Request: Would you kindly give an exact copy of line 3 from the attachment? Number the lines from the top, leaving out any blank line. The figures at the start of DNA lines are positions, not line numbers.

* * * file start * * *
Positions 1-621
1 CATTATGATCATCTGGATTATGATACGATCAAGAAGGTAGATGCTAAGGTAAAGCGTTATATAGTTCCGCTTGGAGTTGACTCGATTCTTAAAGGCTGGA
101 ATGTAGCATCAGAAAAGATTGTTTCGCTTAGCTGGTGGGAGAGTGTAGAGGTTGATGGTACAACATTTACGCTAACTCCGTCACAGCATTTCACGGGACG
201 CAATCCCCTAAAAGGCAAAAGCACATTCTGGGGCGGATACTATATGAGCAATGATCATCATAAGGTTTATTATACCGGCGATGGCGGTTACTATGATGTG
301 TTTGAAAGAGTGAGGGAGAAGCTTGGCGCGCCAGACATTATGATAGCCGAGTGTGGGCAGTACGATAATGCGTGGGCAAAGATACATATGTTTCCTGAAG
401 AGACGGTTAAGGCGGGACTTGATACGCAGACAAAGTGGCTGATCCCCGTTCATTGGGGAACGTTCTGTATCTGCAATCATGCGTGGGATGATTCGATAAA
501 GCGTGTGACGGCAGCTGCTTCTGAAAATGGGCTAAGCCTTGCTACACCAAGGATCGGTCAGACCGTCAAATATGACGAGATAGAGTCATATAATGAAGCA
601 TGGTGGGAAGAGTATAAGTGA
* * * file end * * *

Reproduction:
101 ATGTAGCATCAGAAAAGATTGTTTCGCTTAGCTGGTGGGAGAGTGTAGAGGTTGATGGTACAACATTTACGCTAACTCCGTCACAGCATTTCACGGGACG